Submitted by John Piesen on Friday, January 10, 2014 at 12:00 AM
I CAN SEE ARKANSAS
By John Piesen
Good news in southcentral Arkansas. Oaklawn Park, hard by the Hot Springs resort area, is open for racing business (it conducts casino/simulcasting business 24/7 except for Christmas).
The weather broke just in time. The stands are filled. The fields are large.The trainers are prime. At a track function this week, one D. Wayne Lukas received two standing ovations -- one BEFORE he spoke, and another AFTER he spoke. Jack Van Berge is there to sell some books, and run some horses. Not many, but a few. And Mark Casse, the DWL of Canada, is on the grounds, and, for the first time, with a lot of horses. Steve Asmussen is back, locked and loaded, a must-use in the gimmicks, and he’s brought his go-to rider Ricardo Santana, Jr. -- the next John Velazquez -- with him.
The restaurants are thriving -- the crawdads are running -- and the boys are running after the prettiest girls west of the Mississippi.
This all comes under the category of good news.
The bad news?
Picking winners, especially the first half of the 64-day meeting, is about as easy as getting across the George Washington Bridge at rush hour, especially in September.
We leave the evils of GWB driving jams to more qualified folks , but after spending two decades on the scene at Oaklawn Park I have formed as good an opinion as anyone in finding winners at OP. Did so for years for Daily Racing Form as well as for two of the hottest beer joints this side of Texarkana.
Lord, there were days business was so good, the lines would stretch out and into Central Avenue. Same can be said for the bad days. They call Hot Springs the "Saratoga of the South", and with good cause. They love their racing in good old Arkansas.
And when I couldn’t pick a winner I would find someone who could.
One April morning I invited old buddy Mike Smith to drop by and offer some hints to the thirtsy thirsty masses.
"Do ya like your horse in the Apple Blossom?," he was asked by Billy Bob.
Mike was in from California to ride an unknown filly named Zenyatta in her third start.
Zenyatta was going as the second choice to Bobby Frankel.
"You can tap on my filly," Mike told Billy Bob. "She’s a cinch."
You can imagine the party that night.
But as I said, picking winners at OP is not for the faint of heart. Horses come from virtually all parts of the United States to race there, and often you’ll see eight horses from eight different states.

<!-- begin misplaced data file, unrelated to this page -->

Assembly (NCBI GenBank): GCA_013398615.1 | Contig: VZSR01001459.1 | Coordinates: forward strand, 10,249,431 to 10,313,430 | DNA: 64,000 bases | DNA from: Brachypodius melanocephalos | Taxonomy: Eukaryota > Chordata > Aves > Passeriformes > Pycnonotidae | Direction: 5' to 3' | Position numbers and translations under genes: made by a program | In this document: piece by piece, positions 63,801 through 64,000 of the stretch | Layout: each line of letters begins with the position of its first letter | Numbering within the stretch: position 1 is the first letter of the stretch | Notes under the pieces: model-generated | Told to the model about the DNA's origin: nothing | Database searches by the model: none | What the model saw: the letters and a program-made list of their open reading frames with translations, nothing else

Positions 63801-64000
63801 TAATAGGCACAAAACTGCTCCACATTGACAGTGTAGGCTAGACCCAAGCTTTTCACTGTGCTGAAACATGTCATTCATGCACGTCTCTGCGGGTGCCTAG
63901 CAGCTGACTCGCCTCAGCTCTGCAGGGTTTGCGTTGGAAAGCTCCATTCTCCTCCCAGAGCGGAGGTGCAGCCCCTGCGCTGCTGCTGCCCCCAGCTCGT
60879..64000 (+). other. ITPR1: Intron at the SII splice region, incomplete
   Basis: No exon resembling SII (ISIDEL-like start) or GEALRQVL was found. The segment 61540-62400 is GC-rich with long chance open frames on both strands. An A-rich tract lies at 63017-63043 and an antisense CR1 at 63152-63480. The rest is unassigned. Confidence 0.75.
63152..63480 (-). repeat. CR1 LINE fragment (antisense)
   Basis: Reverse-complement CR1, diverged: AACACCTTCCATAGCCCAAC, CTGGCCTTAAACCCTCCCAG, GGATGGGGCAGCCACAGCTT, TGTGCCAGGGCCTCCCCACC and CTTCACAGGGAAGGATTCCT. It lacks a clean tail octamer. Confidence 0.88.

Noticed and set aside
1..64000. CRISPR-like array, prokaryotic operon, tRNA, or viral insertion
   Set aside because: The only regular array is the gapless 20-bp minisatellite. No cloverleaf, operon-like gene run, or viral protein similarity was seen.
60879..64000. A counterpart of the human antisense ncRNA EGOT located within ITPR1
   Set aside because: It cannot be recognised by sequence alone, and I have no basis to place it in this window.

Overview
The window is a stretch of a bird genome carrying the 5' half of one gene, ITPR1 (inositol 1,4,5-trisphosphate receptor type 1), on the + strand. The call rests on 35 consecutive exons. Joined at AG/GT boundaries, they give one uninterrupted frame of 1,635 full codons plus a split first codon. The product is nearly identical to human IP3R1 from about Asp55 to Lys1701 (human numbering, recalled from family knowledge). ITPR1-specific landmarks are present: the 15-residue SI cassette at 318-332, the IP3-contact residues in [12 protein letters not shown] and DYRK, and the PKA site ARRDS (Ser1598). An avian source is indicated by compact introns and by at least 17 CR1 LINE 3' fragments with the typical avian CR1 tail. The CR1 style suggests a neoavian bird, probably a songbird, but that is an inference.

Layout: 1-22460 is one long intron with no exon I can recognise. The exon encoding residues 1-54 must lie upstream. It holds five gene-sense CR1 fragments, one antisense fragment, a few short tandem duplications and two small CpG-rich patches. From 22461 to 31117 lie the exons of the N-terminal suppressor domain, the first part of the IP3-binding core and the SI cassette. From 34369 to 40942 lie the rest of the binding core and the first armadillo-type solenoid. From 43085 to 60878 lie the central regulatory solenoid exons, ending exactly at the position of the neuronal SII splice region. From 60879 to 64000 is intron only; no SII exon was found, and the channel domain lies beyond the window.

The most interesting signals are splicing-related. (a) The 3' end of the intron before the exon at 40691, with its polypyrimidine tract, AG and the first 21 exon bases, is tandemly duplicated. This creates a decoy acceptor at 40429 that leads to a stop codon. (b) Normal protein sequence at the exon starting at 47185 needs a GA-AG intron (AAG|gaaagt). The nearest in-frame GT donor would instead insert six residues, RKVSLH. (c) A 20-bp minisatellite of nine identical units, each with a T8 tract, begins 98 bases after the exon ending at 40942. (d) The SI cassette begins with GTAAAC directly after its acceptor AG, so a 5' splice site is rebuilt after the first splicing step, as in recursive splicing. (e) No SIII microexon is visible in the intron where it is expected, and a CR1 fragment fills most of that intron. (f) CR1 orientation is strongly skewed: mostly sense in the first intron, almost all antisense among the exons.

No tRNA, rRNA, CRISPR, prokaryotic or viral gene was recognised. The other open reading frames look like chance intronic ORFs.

Is the Texas horse better than the Kentucky horse? Is the Chicago horse better than the Oklahoma horse? Is the California horse better than the Florida horse? Or is the West Virginia horse better than the New York horse? It often is.
One year I went by numbers. That didn’t last long. Never saw a horse yet who bothered to count.
Speed for years was king. Whoever made the lead held the lead. But then they went and spoiled things by sprinkling some magic dust and making it a fair and honest track. No more days like the one on which the first "sevens" won.
Some folks went the simple route. Follow the chalk. But it soon became obvious and costly that two chalks a day constituted a good day for the faves.
But as the years went by I discovered some little secrets about figuring if the Texas horse would beat the Chicago horse, and left my fellow handicappers in the Razorback dust.
Still do well there. I have OP picks up and running daily online at www.nationalracemasters.com and on the red-hot John Piesen Hot Line (1-888-777-4155). It’s as good a way as any to handicap Oaklawn.
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Unlike Oaklawn Park, things are not going so great at Aqueduct. The weather is treacherous, the crowds are three-figures, David Jacobson seems to win all the races, and the Ruthless Stakes, scheduled for Saturday, didn’t fill, and was shifted to Sunday (McLaughlin will be 4-5).
The Saturday features instead will be a pair of allowances for New York-breds.
But the Big A will offer its customary Saturday entrée -- the 250K guaranteed late four on the sixth thru ninth races.
Let’s take a look ---
No less than eight of the dozen New York-bred fillies are first-time starters, but the players do have the option of watching the board. Throwing darts, I like:
#11 Saratoga Shoes
#5 Rumble Doll
#9 Bossy Boots
Never eager to play against Jacobson, but he can’t win ’em all. That said, I like:
#2 Score Boyera
#6 Warmhearted Sandy
Taking a shot with a Holy Bull colt unsighted since April:
#7 Ed’s Magic
Tons of cheap speed in the finale, so I’ll look for an outside closer:
#9 Blue Ballerina
#7 Exclusively Yours
#4 Peggy Virginia
(Note: This is just what I’m looking at so far. Since conditions and odds are sure to change, you need to DEFINITELY check-in with me either online at www.nationalracemasters.com or call 1-888-777-4155 for the final say.)
Thanks for tuning in. Good luck at Oaklawn and elsewhere, check out the old hotline. go Saints, and see you back here next Friday.